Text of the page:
Scientists try to clone Alzheimer's pig

Dec 06, 2005

A team of Tjele, Denmark, scientists is trying to clone pigs that are suffering from Alzheimer's disease.

The Denmark newspaper Kristeligt Dagblad said the scientists at the Foulum Research Center have several Alzheimer's medications ready to test should they succeed in producing the world's first cloned pig suffering from the neurological disease.

"We have good reasons to expect that some of our sows are pregnant with cloned egg cells, and if everything goes as it should, Denmark's first cloned pig should see the light of day in the spring," said Professor Gabor Vajta from Foulum.

Eight nations have already successfully produced cloned pigs, but Denmark is the first place in the world where identical pigs will be used in an attempt to crack the code behind brain diseases such as Alzheimer's and Parkinson's, the Copenhagen Post reported Tuesday.

Foulum has recruited a Chinese scientist who bred the first cloned pigs in China to assist in the experiment.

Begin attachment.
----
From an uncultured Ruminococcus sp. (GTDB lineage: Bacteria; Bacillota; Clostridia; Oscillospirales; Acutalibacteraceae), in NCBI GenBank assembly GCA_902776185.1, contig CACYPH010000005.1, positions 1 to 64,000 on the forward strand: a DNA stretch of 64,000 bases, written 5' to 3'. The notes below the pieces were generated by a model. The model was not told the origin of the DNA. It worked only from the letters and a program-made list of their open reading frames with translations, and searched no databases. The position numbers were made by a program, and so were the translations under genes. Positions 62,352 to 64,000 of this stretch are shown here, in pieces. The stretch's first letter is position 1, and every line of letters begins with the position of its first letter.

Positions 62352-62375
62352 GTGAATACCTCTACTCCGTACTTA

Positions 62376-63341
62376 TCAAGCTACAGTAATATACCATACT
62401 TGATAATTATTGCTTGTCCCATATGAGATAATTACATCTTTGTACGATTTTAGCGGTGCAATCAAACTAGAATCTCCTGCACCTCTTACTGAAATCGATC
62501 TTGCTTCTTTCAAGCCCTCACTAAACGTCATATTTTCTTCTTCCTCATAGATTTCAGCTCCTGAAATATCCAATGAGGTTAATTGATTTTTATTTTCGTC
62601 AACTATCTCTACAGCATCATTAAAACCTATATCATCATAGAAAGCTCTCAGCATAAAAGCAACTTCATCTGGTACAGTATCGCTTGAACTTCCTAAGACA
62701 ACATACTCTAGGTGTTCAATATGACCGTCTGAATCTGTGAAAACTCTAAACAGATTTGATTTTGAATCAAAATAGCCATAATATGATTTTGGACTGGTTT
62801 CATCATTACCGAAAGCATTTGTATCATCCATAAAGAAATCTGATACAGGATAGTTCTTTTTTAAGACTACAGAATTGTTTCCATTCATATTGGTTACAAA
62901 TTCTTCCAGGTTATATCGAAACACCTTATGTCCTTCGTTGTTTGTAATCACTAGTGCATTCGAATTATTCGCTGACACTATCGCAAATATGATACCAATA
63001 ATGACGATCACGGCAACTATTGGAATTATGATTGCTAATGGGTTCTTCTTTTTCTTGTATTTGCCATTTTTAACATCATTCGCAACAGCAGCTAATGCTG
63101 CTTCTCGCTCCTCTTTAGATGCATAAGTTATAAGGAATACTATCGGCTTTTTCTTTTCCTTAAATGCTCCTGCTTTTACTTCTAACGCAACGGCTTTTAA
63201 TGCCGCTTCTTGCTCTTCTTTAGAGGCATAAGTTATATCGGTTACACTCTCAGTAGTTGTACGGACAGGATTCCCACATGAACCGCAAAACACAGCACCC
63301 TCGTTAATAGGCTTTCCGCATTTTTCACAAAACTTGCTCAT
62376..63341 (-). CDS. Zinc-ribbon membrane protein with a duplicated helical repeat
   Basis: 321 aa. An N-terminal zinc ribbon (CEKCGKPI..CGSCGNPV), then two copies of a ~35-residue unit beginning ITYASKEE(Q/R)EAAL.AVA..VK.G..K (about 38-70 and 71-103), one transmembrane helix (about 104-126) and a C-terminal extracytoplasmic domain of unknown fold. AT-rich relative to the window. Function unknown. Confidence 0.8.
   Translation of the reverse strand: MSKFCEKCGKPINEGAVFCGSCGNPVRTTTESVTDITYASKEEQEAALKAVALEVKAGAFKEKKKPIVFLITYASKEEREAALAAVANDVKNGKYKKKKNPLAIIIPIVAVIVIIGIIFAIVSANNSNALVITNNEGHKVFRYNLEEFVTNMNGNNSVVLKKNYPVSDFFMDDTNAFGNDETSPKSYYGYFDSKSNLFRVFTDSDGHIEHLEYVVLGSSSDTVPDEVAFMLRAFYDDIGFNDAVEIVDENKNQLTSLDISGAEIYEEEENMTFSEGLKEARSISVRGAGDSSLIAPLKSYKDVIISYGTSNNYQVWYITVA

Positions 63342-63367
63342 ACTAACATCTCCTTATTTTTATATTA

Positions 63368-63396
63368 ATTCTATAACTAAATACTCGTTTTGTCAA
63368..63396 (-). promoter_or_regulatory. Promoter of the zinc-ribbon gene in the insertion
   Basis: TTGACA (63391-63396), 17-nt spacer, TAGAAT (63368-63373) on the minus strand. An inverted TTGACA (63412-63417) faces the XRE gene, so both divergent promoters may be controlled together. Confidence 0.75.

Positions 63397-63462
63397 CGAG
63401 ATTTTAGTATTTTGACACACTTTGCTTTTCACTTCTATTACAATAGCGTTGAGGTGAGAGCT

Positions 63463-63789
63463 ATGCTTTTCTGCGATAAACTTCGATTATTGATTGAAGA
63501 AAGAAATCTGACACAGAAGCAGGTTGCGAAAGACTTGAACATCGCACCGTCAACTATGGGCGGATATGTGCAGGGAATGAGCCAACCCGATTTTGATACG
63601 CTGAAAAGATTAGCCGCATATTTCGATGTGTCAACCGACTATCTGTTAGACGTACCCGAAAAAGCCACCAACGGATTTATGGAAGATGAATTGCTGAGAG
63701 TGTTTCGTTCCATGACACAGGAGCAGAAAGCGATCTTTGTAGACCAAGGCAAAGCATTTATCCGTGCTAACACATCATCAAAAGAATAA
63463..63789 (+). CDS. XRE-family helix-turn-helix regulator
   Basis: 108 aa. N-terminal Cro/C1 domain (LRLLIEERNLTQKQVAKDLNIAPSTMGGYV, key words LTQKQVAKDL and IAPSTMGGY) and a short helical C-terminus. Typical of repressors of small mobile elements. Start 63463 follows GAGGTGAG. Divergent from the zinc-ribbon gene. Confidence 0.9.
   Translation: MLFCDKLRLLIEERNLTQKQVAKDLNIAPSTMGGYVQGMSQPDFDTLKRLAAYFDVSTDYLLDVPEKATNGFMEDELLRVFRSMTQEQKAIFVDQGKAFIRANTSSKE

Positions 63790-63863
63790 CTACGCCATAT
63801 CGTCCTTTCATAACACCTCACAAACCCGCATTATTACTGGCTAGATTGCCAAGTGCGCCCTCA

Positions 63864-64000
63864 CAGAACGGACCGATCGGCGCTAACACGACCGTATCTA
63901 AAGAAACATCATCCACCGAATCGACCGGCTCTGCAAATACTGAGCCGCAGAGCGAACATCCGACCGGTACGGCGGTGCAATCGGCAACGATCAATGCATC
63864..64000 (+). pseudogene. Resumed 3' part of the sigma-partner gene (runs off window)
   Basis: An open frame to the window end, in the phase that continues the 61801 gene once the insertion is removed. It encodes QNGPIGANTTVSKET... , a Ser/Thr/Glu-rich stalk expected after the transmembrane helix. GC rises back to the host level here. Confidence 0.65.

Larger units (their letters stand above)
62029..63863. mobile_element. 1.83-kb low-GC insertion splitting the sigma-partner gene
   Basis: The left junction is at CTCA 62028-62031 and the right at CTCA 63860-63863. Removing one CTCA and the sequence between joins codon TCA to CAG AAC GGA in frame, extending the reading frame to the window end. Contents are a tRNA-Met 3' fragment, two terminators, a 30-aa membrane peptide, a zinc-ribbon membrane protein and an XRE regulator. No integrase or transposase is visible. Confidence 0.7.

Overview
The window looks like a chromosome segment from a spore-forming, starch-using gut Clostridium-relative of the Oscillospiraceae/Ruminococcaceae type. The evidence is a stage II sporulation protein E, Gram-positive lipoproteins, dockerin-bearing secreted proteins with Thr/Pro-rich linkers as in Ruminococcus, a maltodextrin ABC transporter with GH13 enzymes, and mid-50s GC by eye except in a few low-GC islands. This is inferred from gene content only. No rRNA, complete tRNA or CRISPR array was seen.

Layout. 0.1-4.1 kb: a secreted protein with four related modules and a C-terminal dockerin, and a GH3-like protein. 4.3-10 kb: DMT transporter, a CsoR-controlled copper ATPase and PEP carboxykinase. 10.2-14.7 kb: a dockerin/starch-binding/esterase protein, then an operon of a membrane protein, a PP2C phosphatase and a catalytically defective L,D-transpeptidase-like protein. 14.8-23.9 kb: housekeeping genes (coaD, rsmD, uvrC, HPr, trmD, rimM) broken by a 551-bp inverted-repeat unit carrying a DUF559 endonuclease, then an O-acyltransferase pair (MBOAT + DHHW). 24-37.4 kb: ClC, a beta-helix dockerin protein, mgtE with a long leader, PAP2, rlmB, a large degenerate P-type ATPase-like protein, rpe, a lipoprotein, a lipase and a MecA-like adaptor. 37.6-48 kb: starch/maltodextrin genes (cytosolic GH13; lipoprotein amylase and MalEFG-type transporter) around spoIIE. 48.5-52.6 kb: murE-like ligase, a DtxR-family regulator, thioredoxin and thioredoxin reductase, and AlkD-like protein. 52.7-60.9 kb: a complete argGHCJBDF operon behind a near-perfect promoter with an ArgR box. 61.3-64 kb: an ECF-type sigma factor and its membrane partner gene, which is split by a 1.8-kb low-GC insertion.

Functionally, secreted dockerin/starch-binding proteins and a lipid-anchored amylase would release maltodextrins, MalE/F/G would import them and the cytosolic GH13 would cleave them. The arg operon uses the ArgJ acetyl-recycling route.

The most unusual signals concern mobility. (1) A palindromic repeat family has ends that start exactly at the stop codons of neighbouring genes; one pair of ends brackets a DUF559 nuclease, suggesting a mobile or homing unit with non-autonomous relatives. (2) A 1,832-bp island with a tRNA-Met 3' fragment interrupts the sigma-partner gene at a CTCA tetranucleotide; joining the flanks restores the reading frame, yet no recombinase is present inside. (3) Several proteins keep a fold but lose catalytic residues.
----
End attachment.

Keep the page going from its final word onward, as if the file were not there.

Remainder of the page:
The next step will be to produce pigs suffering from Alzheimer's, and when the disease becomes apparent in the one-year-old pigs, scientists can begin testing some of the medicines that are ready for trial.

Copyright 2005 by United Press International

Explore further: Deciding on a purchase: Does it matter if you look up or down while shopping?

add to favorites email to friend print save as pdf

Related Stories

Recommended for you

Seven strategies to advance women in science

1 hour ago

Despite the progress made by women in science, engineering, and medicine, a glance at most university directories or pharmaceutical executive committees tells the more complex story. Women in science can ...

Thomas Edison's 'lost' idea: A device to hear the dead

4 hours ago

One of Thomas Edison's little-known ambitions was to build a device to hear the voices of the dead, according to a nearly lost chapter of the inventor's memoirs which is being republished in France this week.

User comments : 0

Please sign in to add a comment. Registration is free, and takes less than a minute. Read more

Click here to reset your password.
Sign in to get notified via email when new comments are made.